On its first flight from New York JFK to Auckland, Air New Zealand was forced to leave dozens of baggage because a weather system over the eastern seaboard of the United States necessitated a brief detour that nearly drained and pushed the Boeing 787 Dreamliner close to its limits.
The four-year-old aircraft needed to be lighter overall so it could travel the 14,207 kilometers to Auckland, therefore the national airline of New Zealand had to remove at least 40 suitcases from the hold.
Air New Zealand, NZ1, took off from New York JFK on Saturday night almost two hours late and landed at 8:27 am on Monday after a 16-hour, 36-minute flight.
The pandemic quickly put those plans on hold, and it wasn’t until March that Air New Zealand officially declared it would be starting its first-ever JFK service. The airline had initially stated its aim to serve the New York area with direct flights from Auckland a couple of years earlier.
— Air New Zealand ✈️ (@FlyAirNZ) September 18, 2022
Using a Boeing 787-9 Dreamliner with three cabin classes—Business, Premium Economy, and Economy—Air New Zealand runs a three times weekly service to New York City. Additionally, a small number of Economy Skycouches are available on the airline, allowing customers to spread out over a row of three seats.
However, due to weight limits on the flight back from New York, the number of passengers is already capped, therefore some seats in the economy section must be blocked in order to extend the aircraft’s range.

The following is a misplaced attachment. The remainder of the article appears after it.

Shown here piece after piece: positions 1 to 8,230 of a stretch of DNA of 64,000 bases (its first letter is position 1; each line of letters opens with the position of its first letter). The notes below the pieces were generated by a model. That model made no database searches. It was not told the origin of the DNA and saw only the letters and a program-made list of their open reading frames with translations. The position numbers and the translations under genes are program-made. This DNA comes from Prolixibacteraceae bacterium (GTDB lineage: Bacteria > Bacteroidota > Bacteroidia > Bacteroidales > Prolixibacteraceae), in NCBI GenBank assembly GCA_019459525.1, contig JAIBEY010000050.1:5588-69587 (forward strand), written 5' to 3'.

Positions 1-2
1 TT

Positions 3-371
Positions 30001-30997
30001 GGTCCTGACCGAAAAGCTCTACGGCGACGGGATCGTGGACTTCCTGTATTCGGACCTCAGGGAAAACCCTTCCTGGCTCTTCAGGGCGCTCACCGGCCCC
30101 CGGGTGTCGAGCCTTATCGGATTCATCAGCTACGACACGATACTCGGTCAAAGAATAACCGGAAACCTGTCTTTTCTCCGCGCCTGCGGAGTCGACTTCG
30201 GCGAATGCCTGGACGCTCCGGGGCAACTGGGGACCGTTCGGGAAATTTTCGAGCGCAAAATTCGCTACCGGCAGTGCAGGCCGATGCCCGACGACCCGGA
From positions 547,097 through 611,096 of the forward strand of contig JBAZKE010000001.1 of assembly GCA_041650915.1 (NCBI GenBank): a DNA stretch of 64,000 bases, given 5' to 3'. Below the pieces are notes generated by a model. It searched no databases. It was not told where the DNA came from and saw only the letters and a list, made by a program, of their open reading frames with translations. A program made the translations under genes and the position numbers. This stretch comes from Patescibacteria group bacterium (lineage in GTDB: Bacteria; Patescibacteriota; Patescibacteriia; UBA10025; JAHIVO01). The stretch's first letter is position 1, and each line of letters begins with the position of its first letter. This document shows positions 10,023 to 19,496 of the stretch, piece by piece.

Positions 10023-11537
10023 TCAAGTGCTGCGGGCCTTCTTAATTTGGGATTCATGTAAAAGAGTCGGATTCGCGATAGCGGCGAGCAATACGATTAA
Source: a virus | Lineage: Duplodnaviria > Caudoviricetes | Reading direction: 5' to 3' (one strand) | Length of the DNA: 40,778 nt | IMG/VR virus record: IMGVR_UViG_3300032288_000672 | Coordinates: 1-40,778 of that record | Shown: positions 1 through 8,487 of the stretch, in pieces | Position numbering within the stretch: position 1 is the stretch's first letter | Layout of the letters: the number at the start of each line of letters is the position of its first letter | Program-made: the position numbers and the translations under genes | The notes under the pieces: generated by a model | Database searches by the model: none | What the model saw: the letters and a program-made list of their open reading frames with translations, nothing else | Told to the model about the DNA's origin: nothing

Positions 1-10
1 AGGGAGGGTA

Adverse weather conditions on Saturday evening put even more pressure on the service.
“Unfortunately, given additional fuel requirements due to adverse weather, some customer bags were unable to be loaded in New York and we are getting them to New Zealand as soon as possible,” explained chief operating officer Alex Marren to the New Zealand Herald.
“We are in touch with customers to update them and reunite them with their bags. We’re sorry for any inconvenience this has caused,” Marren continued.
Some passengers claimed they had to wait over an hour at the baggage carousel in Auckland before realizing their luggage hadn’t made it to New Zealand because they were unaware that their bags had been offloaded.
Before luggage returns to New Zealand, it could take at least two days.
It’s thought that a portion of the reason Air New Zealand started its AKL-JFK route was to overtake regional rival Qantas to the ultra-long-haul, non-stop “Project Sunrise” flights that will eventually connect Sydney and Melbourne with London and New York JFK.
But not to be outdone, Qantas will introduce its own flights from Sydney to New York JFK with a layover in Auckland to compete directly with Air New Zealand. In June 2023, Qantas plans to launch the service.